Two local NBC news anchors became visibly emotional during live news coverage of the tragic shooting at a Nashville school Monday that claimed the lives of six people, including three children at Covenant Presbyterian Church.
The WSMV announcers in Nashville had a hard time compiling themselves as they reported the shocking news.
Anchor Holly Thompson became emotional and struggled to speak as she tried to report the breaking news that the active shooter had been confirmed dead and that several children had also lost their lives.
“Oh, my God!” she exclaimed, filled with emotion. ”.
Thompson expressed her condolences, saying, “My heart hurts right now. Thoughts and prayers for these families.
Its anchor, Amanda Hara, briefly took over the broadcast before passing it on to journalist Michael Warrick who was outside the studio.
Announcers Amanda Hara, left, and Holly Thompson, right, got emotional and struggled to speak
Holly Thompson finds her voice shattered when she reports the tragic school shooting
Amanda Hara can be seen wiping away tears as she delivered the emotional news
Later, Thompson returned and had to offer support this time to Hara who struggled to hold back tears while discussing how parents could not get any real-time information on their children’s well-being during the tragedy.
“There are so many questions and people wanting to know what was really going on,” she began, cracking audibly. ‘There really are no words.’
Thompson relieved her by tapping her arm.
Earlier in the broadcast, Hara also got emotional when she explained how her children’s schools had been closed as a precaution – adding to the distress of the whole situation.
The shooting left three children and three adults dead after a 28-year-old broke out at a small private Christian school.
Amanda Hara put her arm on co-host Holly Thompson in an attempt to calm her down
Later, Holly Thompson returned the favor and placed her arm on Amanda Hara’s shoulder
Amanda Hara struggled to speak while reporting the disturbing news live
Holly Thompson appears to avoid the camera as her voice breaks and her eyes well up with tears
Children hold hands as they leave Covenant School in Nashville, Tennessee, Monday after a shooter opened fire, killing three children and three staff members.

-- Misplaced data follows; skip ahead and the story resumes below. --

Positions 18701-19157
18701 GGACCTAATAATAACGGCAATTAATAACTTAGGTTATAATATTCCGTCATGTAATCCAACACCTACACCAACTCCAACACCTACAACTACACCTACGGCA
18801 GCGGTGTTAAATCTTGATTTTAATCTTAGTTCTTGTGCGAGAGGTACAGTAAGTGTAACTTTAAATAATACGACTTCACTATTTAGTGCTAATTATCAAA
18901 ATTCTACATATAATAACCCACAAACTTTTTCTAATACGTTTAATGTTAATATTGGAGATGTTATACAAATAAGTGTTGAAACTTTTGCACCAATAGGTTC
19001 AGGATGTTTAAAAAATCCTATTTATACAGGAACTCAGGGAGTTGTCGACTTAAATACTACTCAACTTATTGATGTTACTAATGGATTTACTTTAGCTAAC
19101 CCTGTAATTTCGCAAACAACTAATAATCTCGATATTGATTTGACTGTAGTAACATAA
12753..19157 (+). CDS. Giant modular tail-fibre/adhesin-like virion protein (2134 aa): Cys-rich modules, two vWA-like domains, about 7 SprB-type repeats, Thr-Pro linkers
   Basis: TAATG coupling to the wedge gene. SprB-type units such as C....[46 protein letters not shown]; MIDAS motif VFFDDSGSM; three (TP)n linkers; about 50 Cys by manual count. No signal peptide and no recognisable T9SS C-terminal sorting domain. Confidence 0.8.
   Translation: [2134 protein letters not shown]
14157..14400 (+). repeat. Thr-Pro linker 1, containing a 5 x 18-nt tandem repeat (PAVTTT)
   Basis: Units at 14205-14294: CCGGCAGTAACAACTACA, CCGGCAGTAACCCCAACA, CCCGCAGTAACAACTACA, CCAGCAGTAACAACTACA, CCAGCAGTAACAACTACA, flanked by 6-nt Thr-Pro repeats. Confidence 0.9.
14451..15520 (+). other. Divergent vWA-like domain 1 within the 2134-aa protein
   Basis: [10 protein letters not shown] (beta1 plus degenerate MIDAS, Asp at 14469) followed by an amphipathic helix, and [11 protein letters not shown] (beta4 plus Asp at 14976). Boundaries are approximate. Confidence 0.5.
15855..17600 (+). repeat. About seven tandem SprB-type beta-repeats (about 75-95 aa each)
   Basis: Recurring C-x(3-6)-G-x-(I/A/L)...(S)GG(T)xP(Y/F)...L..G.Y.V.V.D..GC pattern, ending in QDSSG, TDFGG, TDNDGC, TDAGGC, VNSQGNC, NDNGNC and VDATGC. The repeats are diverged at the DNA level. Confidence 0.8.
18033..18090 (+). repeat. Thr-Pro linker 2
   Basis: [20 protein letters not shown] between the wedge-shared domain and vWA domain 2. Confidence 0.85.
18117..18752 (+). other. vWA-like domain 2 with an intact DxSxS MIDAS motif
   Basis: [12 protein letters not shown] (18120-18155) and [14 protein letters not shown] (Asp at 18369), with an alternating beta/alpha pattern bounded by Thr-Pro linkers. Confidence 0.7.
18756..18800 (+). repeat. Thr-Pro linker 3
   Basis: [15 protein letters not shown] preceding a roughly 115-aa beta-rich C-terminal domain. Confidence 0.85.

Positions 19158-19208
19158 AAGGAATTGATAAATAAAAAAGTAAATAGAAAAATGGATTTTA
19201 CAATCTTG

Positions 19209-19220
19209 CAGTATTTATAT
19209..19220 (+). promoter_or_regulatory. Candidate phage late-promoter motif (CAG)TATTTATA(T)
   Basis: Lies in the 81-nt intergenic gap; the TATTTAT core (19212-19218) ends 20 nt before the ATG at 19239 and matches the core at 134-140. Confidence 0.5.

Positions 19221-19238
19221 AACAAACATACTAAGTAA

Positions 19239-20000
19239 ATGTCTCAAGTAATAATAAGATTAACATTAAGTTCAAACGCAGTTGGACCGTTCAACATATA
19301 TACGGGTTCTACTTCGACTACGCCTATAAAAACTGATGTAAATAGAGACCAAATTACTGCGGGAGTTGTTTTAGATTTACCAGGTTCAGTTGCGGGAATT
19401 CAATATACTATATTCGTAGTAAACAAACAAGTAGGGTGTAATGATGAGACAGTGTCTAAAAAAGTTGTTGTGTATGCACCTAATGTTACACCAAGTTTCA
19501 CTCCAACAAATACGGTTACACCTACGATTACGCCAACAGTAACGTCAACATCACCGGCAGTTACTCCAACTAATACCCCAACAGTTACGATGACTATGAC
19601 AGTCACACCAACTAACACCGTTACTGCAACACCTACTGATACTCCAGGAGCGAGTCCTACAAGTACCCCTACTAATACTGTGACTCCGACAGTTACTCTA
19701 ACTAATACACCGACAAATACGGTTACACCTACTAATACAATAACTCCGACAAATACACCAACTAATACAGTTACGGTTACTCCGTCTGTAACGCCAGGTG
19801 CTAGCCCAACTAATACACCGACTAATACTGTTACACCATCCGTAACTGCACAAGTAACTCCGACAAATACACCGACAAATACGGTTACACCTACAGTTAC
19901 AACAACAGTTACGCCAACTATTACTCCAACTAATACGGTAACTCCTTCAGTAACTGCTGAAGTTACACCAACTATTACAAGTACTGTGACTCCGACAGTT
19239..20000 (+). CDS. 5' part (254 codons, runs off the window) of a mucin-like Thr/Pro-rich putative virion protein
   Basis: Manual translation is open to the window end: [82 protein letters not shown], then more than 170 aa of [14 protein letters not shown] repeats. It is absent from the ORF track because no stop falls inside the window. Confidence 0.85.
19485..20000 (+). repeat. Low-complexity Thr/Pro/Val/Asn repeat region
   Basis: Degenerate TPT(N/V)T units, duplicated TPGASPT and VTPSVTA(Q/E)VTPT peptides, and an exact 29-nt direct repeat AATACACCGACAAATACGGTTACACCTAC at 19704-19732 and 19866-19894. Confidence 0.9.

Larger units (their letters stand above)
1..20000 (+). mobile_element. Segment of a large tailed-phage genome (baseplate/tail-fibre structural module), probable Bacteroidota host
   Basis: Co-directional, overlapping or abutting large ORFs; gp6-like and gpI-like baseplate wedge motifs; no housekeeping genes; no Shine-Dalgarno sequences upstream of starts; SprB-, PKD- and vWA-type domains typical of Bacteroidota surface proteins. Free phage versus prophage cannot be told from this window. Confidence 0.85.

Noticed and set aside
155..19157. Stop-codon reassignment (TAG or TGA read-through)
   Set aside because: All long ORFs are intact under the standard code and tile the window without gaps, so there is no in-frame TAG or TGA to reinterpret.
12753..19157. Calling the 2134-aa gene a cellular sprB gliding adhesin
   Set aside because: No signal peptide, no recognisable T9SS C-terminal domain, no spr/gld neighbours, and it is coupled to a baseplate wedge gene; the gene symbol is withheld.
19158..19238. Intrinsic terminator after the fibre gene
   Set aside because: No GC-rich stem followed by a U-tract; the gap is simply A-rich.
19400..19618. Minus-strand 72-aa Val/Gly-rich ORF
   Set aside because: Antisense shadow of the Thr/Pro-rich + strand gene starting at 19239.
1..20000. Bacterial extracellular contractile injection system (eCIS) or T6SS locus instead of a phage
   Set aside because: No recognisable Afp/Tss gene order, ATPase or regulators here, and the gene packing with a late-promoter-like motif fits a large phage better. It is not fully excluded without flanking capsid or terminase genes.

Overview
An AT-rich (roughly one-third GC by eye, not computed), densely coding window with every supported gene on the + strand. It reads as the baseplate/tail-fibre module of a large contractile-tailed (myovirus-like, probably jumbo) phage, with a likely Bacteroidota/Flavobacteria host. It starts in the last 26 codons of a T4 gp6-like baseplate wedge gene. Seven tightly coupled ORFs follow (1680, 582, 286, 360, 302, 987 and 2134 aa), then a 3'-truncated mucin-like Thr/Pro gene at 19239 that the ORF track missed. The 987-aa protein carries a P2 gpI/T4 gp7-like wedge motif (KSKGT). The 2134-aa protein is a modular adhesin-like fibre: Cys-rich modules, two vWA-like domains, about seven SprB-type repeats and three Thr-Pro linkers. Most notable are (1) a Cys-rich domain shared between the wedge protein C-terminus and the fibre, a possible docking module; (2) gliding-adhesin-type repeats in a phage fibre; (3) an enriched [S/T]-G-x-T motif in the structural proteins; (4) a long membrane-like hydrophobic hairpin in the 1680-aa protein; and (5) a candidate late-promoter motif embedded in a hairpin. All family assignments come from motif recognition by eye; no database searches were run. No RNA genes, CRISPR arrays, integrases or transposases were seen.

The victims have been identified as Evelyn Dechhaus, Haley Scruggs and William Kenny, all aged 9, Cynthia Beck, 61, Kathryn Consey, 60, and Mike Hill, 61.
The school’s website states that Ms. Konsi is the principal of the school.
Police said the gunman was a 28-year-old from Nashville. It is believed that she was a former pupil of the school.
President Joe Biden has again called on Congress to pass an assault weapons ban in the wake of the Nashville shooting.
“It’s heartbreaking, the family’s worst nightmare,” he said. “It is tearing the soul of this nation apart, it is tearing the soul of this nation apart.”
Children from Covenant School walked past an ambulance on Monday after a shooter opened fire, killing three staff and three students, before being shot by police.
I am truly without words, said First Lady Jill Biden, and our children deserve better. We stand, all of us, we stand with Nashville in prayer.
The suspect’s identity as a woman surprised experts on mass shootings with women making up only about 5 to 8 percent of all mass shootings.
The tragedy lasted approximately 14 minutes. Police received an initial call about an active gunman at 10.13am.
Police spokesman Don Aaron said officers began cleaning the ground floor of the school when they heard gunshots coming from the next floor.
Aaron said two officers from a team of five opened fire in response, killing the suspect at 10.27am.
He said that there were no police officers present or assigned to the school at the time of the shooting because it is a church-run school.
The victims were declared dead upon arrival at Monroe Caryl Jr. Children’s Hospital, Craig Boerner, a spokesperson for Vanderbilt University Medical Center affiliated with the children’s hospital.
A family prays together after a reunion outside Covenant School in Nashville
Other students walked to safety on Monday, holding hands as they left their school surrounded by police cars, to a nearby church to be reunited with their parents.
Policemen carrying rifles, heavy jackets and helmets were seen walking through the school parking lot and around the perimeter of the grassy building.
Covenant School was founded as a ministry of the Covenant Presbyterian Church in 2001, according to the school’s website.
The school is located in the upscale Green Hill neighborhood south of Nashville, close to the city’s top universities and home to the famous Bluebird Café – a beloved hangout for musicians and songwriters.
The website said the school has 33 teachers. The school’s website displays the motto “Nurture Hearts, Empower Minds, and Celebrate Childhood”.
Democratic State Representative Bob Freeman, whose district includes Covenant School, called Monday’s shooting an “unimaginable tragedy.”
I live near Covenant and pass by it often. “I have friends who go to both church and school,” Mr. Freeman said in a statement.
I have also visited the church in the past. Seeing this breaks my heart.
A police officer walks at the entrance of Covenant School after a shooting in Nashville